He’ll need another dose for Sunday, even with the experience of winning a Masters. Two years ago, he had a three-shot lead going into the final round and spent the morning in tears as his wife gave him soothing words of confidence.

Now his wife is home in Dallas expecting their first child at the end of the month. Scheffler brought in his best friends from home to stay with him.

“I didn’t want to be in the house all by myself this weekend. Didn’t really seem that exciting to me,” Scheffler said.

There’s plenty of that inside the ropes.


Holloway’s last-second KO of Gaethje likely will be lasting memory of UFC 300

Holloway’s last-second KO of Gaethje likely will be lasting memory of UFC 300
Updated 47 min 19 sec ago
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Holloway’s last-second KO of Gaethje likely will be lasting memory of UFC 300

Holloway’s last-second KO of Gaethje likely will be lasting memory of UFC 300
  • Holloway-Gaethje was arguably the most anticipated fight on the loaded card, and it not only lived up to expectations, but surpassed them before a sellout crowd of 20,067
  • In the evening’s final fight, Pereira dropped Hill to the canvas with a straight left hand and then pounded him

LAS VEGAS: Alex Pereira left no doubt he was the true light heavyweight champion in the main event, knocking out Jamahal Hill 3:14 of the first round Saturday night.

But the lasting image of UFC 300, one that likely will resonate for years to come, was Max Holloway’s last-second knockout of Justin Gaethje for the ceremonial BMF title belt.

Holloway-Gaethje was arguably the most anticipated fight on the loaded card, and it not only lived up to expectations, but surpassed them before a sellout crowd of 20,067 that roared over the final seconds and its stunning conclusion.

“That fight sucked the life out of everybody tonight,” UFC President Dana White said. “People ask me what I do. I sell holy (stuff) moments. That was the ultimate holy (stuff) moment. Let’s just talk about his fight for the rest of the press conference.”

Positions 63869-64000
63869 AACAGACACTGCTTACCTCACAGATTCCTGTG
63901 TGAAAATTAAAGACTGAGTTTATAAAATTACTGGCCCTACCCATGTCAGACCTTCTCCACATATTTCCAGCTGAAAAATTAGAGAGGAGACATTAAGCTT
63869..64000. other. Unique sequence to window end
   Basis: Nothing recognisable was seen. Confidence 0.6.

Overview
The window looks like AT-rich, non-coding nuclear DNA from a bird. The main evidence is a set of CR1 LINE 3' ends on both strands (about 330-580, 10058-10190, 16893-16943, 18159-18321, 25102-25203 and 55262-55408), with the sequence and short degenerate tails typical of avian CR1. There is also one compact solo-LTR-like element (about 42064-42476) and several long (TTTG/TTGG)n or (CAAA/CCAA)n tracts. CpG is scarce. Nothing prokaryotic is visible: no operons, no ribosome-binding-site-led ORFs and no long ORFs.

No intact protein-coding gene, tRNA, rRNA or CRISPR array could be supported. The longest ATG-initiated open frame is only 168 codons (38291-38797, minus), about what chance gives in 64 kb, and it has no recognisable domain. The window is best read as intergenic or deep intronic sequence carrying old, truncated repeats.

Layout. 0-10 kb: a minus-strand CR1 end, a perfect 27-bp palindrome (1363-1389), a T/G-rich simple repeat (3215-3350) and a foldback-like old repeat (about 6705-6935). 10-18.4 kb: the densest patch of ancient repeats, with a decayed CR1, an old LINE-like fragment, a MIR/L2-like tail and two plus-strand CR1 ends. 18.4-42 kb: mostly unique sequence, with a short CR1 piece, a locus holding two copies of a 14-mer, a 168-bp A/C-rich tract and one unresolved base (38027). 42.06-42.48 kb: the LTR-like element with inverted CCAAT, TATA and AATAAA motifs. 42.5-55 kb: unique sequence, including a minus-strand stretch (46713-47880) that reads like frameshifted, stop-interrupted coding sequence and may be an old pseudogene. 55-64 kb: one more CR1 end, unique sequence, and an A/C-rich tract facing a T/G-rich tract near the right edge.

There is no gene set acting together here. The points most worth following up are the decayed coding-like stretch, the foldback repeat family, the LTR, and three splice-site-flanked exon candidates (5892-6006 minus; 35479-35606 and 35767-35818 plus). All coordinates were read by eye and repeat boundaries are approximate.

The UFC — which had its third-highest gate at $16.5 million — awarded Holloway a $600,000 bonus for his performance.

Even though Holloway (26-7) was well on his way to a victory by decision — two judges had him ahead 39-37 — the former featherweight champion could have run out the clock.

He instead pointed to the floor in the final seconds and then traded blows with Gaethje (25-5). It was a tremendous combination of punches from both fighters before the one that sent the now ex-BMF champ to the mat with just one second remaining in the five-round fight.

“This is the moment,” Holloway said about going for the KO. “This is what the BMF is known for. If that’s not a BMF moment, I don’t know what is. If Justin was up, he would’ve given me those 10 seconds.”

“That’s why Max Holloway is beloved,” White said. “He’s got the fight won and in there with one of the most dangerous fighters in the business. That’s like movie (stuff). It’s the fight of the year. If something beats that as fight of the year, holy (stuff).”

Holloway, who also used a spinning kick at the end of the first round to bloody Gaethje’s nose, was in control throughout most of the fight.

“I think it broke his nose. ... Any less of a man couldn’t do what Justin Gaethje does,” Holloway said.

In the evening’s final fight, Pereira dropped Hill to the canvas with a straight left hand and then pounded him. Referee Herb Dean stepped in to stop the fight, giving the Brazilian the victory.

Pereira, 36, was a minus-132 favorite, according to FanDuel Sportsbook.

“I see myself as the champion. I didn’t want to let the belt go to my head,” Pereira said through an interpreter. “I had to step in and win the championship.”